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Firefighters sue Phila., saying cuts jeopardize lives

Philadelphia firefighters sued the city twice yesterday, seeking to halt the elimination of five engine and two ladder companies on the grounds that the cuts, slated for Jan. 5, jeopardize lives.

Philadelphia firefighters sued the city twice yesterday, seeking to halt the elimination of five engine and two ladder companies on the grounds that the cuts, slated for Jan. 5, jeopardize lives.

In separate actions filed simultaneously in the Court of Common Pleas and State Supreme Court, Local 22 of the International Association of Firefighters sought to stop what the union characterized as a dangerous budget-trimming plan that reduces the fire service to "precariously unsafe" levels.

"Lives are at stake," said union president Brian McBride. "Unless we do something to slow this thing down, I am convinced that people will die."

The tough talk and one-two punch of litigation are the latest salvos in the union's escalating campaign to prevent the reassignment of 150 firefighters, and the decommissioning of some equipment, as part of Mayor Nutter's plan to close the projected billion-dollar hole in the city's five-year budgetary plan.

Last month, in a televised message that included plans to shutter libraries and pools, Nutter said the fire department cuts will save an estimated $10.5 million a year.

Judge Gary DeVito heard three hours of oral arguments and witness testimony in the Common Pleas Court filing yesterday before adjourning and ordering the parties back to Room 232 in City Hall today at 1:30 p.m.

The State Supreme Court was mum on the matter yesterday.

Under the administration's proposed restructuring, the fire department will shrink from 61 engine companies and 29 ladder companies to 56 engines and 27 ladders. Engine companies pour water on fires. Ladder companies provide equipment for rescues.

Firefighters contend the cuts add to the inherent dangers of their jobs and leave the public inadequately protected.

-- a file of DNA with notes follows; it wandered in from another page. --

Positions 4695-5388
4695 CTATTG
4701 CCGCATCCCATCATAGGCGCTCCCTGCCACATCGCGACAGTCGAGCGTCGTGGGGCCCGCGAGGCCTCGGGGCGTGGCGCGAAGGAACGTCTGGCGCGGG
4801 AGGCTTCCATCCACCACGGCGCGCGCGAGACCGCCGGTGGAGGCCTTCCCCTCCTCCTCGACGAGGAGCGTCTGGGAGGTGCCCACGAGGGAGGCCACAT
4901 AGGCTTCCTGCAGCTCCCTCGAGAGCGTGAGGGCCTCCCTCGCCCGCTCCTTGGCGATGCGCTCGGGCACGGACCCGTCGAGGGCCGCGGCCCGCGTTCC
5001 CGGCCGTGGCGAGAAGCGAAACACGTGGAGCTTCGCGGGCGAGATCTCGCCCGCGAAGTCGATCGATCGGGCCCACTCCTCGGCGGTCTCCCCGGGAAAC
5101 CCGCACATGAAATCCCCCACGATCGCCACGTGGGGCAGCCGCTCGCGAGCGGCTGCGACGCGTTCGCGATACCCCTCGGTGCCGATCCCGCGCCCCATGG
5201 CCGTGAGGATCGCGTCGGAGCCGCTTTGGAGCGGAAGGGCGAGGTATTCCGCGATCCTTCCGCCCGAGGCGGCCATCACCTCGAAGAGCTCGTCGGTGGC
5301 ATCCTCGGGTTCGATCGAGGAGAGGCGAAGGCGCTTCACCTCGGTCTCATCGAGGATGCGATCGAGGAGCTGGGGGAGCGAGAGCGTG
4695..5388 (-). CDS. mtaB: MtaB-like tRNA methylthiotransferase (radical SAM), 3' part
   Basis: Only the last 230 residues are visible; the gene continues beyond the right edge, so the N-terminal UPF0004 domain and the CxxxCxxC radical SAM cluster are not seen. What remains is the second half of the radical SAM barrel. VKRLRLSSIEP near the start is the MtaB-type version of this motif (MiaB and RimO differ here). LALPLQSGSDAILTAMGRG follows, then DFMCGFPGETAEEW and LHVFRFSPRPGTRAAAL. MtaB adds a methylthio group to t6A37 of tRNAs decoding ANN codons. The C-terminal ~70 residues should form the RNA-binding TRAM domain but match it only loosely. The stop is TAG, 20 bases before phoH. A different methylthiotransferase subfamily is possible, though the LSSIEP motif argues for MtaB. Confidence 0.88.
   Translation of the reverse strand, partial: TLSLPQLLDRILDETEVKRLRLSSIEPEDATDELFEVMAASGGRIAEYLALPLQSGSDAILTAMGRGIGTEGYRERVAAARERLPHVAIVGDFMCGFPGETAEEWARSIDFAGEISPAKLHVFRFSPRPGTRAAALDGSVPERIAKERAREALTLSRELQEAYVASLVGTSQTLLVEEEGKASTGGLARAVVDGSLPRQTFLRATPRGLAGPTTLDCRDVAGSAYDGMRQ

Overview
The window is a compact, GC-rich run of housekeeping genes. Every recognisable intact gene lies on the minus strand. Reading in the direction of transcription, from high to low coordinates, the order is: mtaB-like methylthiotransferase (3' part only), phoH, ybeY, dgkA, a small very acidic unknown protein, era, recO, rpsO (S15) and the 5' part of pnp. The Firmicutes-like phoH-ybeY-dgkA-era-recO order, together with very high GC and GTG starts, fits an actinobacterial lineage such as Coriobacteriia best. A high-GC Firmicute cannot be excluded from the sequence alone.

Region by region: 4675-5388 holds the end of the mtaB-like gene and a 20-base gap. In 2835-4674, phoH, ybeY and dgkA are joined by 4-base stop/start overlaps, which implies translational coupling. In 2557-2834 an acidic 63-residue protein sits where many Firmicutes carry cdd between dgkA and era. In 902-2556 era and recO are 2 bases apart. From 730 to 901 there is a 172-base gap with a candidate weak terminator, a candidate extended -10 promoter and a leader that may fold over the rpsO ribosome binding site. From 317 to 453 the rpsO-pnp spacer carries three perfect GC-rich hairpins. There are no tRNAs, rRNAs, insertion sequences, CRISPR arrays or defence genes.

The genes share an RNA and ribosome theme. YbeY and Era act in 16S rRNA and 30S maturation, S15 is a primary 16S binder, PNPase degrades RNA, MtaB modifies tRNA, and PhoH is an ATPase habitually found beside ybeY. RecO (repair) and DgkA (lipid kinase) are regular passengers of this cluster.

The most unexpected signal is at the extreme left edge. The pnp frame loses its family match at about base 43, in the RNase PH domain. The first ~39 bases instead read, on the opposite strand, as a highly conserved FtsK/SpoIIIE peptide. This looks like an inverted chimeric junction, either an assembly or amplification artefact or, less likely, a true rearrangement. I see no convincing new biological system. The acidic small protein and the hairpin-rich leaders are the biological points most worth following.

While Fire Commissioner Lloyd Ayers says the department will use adjacent companies to absorb the workload of closed companies, the union is skeptical that can be achieved without lengthening emergency response times.

Through a series of outdoor rallies, including a march that drew 1,500 protesters to the apron of City Hall on Monday, the union has marshaled public support.

The lawsuits are another avenue of attack.

In the Common Pleas Court filing, the union asked for an injunction to stall the cuts until an arbitrator can consider a Dec. 4 grievance filed by the union. That grievance claims that in implementing the cuts, the city violated its contract with the union by "jeopardizing the safety and health of firefighters in a manner that is likely to cause death or serious physical harm."

While arbitrators have ruled that running the department and establishing staffing levels are legitimate management prerogatives, the contract prohibits cuts that impact adversely on firefighter health and safety.

Health and safety are central to the union's pleadings in the state Supreme Court case as well. In that case the union wants the judges to halt the fire cuts until they can render a decision in another suit involving the city and the firefighters union.

The underlying suit is on appeal from Commonwealth Court, where in 2007 the city won a ruling that vacated language in the contract that requires an independent, third-party impact study before fire companies can be eliminated. It further states that staffing reductions need to be negotiated with the union. The issue arose in the context of a previous round of fire department cuts under Mayor Street that in the end were unnecessary because the economy improved.

This time, the fire department used an internal study to rationalize the cuts. The union contends that's not good enough. Further, it contends the city should wait for the Supreme Court to rule in the appeal from the Commonwealth Court before implementing the cuts.

The Supreme Court granted a petition to hear the appeal last fall. The union filed its brief in the matter last month. The city's brief is due the first week in January. Oral arguments would follow.

"By ramming through the closures now," said the union's McBride, "the city is trying to do an end-run around the Supreme Court."

The city's position is that "binding precedent" permits the city to close fire companies "without bargaining over the decision to do so," City Solicitor Shelley Smith advised Nutter in a November memo.

Yesterday, in a statement, Smith said, "I think the firefighters should acknowledge that they have already lost this issue. The current state of the law is that the city has the right to close the fire companies."

McBride disagreed. "We're all for fiscal responsibility," he said. "But when lives are at stake you just can't rush into things."